Doing Divorce in Prime-Time.

by Meredith O'Brien

 

They’re some of the more difficult scenes to watch: Those involving the depiction of children experiencing the impact of their parents’ divorce. In the season finale of Mad Men last year, set in 1963, Don and Betty Draper had to sit their two young children, Sally and Bobby, down and tell them they were divorcing. It was a raw, heart-rending scene: Sally accused her father of lying when he had told his children that he’d always be there for them. She stormed away, feeling angry, betrayed, scared. The younger child, Bobby started sobbing and wrapped his arms around his father’s legs and begged him not to leave. “Nobody wants to do this,” Don said as he lifted Bobby up and held him in a firm clench as he held back his own tears and his wife, who had wanted the divorce, covered her face.

 

A handful of episodes into the new season of Mad Men, where it has just turned 1965, Betty is married to another man and is living with him and her children in the house she shared with Don, months past the time when Betty and her husband were supposed to have moved out, according to the divorce decree. The kids are miserable in this house where, as Sally put it, she kept expecting to see her father around every corner. But he’s not there.

 

Betty, who doesn’t seem very happy in her marriage, is frequently shown berating her daughter. She even humiliated the girl in front of her new mother-in-law during Thanksgiving dinner by shoving food into Sally’s mouth, which Sally spit out onto the plate. (Betty led Sally away from the table and pinched her.) Later, Sally, feeling powerless, tried to sneak off to call her father on the telephone, but her mother caught her and warned her not to tell Don what’d happened at Thanksgiving. Meanwhile Don has been floundering, lost, despondent, mostly drunk and frequently frustrated from being prevented from seeing his children, who are caught between their new family and staying overnight in their dad’s small, dark bachelor pad with a father who’s lost his moorings.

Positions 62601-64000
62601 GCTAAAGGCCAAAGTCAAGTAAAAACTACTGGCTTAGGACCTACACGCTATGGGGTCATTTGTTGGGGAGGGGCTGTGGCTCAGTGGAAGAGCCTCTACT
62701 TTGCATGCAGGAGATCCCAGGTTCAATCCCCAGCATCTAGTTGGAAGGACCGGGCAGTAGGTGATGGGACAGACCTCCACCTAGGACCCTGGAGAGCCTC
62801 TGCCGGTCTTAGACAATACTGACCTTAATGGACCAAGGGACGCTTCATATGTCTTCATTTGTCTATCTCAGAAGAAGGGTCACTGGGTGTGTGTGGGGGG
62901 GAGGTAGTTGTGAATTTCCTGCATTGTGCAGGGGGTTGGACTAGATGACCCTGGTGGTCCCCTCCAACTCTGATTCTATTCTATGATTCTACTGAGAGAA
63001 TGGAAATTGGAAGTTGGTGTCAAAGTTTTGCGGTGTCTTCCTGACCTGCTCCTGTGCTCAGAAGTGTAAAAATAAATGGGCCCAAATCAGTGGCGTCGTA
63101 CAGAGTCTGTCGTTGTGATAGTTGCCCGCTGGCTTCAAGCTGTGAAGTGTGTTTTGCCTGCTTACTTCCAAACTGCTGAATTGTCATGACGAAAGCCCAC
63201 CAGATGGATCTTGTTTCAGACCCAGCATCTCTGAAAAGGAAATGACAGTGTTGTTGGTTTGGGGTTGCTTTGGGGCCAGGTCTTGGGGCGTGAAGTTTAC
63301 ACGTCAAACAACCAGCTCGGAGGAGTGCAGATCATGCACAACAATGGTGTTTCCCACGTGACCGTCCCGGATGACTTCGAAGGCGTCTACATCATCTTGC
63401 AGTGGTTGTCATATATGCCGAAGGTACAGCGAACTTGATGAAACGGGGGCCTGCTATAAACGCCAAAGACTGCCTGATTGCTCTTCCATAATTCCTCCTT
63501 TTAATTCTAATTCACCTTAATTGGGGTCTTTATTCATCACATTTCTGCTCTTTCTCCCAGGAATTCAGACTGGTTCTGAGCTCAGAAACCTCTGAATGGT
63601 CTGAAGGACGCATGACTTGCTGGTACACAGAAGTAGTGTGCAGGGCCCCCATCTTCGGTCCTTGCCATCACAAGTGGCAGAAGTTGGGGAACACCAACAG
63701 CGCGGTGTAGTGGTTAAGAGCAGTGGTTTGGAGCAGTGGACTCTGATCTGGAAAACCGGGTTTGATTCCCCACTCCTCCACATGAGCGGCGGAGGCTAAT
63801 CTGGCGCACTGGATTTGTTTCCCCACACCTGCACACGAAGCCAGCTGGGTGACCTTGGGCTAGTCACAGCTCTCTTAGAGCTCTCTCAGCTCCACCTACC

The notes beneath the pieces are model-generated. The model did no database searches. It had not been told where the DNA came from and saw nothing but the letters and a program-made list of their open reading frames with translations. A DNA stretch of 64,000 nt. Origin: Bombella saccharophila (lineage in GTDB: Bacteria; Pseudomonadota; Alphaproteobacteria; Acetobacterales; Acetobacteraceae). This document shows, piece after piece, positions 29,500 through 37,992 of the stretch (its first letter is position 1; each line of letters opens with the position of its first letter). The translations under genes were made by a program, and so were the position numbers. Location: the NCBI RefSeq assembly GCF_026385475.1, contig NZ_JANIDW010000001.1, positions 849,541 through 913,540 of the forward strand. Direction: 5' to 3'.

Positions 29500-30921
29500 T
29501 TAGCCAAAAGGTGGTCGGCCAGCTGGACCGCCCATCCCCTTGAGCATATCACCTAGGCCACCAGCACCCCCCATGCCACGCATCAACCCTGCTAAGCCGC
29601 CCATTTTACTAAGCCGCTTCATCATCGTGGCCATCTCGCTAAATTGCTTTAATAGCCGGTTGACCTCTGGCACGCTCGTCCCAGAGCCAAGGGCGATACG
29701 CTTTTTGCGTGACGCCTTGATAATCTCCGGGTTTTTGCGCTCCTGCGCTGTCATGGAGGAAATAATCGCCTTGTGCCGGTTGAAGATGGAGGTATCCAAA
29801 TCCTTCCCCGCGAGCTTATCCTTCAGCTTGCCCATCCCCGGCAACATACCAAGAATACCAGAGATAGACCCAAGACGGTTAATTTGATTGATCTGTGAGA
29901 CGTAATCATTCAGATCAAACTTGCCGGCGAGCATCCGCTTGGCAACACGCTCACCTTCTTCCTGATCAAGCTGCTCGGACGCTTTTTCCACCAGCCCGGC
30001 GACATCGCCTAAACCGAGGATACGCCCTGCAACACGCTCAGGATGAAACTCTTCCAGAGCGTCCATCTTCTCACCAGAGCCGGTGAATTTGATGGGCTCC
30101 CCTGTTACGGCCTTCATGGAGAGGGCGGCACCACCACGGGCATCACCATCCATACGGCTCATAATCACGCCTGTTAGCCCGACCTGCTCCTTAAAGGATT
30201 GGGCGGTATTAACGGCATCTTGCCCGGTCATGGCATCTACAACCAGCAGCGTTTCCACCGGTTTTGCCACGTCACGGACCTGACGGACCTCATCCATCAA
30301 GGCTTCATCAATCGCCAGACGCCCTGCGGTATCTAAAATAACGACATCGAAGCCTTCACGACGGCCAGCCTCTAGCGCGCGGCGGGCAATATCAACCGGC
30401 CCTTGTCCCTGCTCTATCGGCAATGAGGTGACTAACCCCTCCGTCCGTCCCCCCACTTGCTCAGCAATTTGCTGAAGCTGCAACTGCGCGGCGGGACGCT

While observing the difficult emotional costs wrought by the Draper divorce -- particularly watching the children cope with it -- I started thinking about families, divorce and television shows. Though I think the superb TV show Once and Again, which ran from 1999-2002 and starred Sela Ward, was THE definitive show which deftly and searingly dramatized how the aftershocks from a divorce can rock a family, there are several current programs, in addition to Mad Men, which are dealing with divorce with varying degrees of success and emotional depth.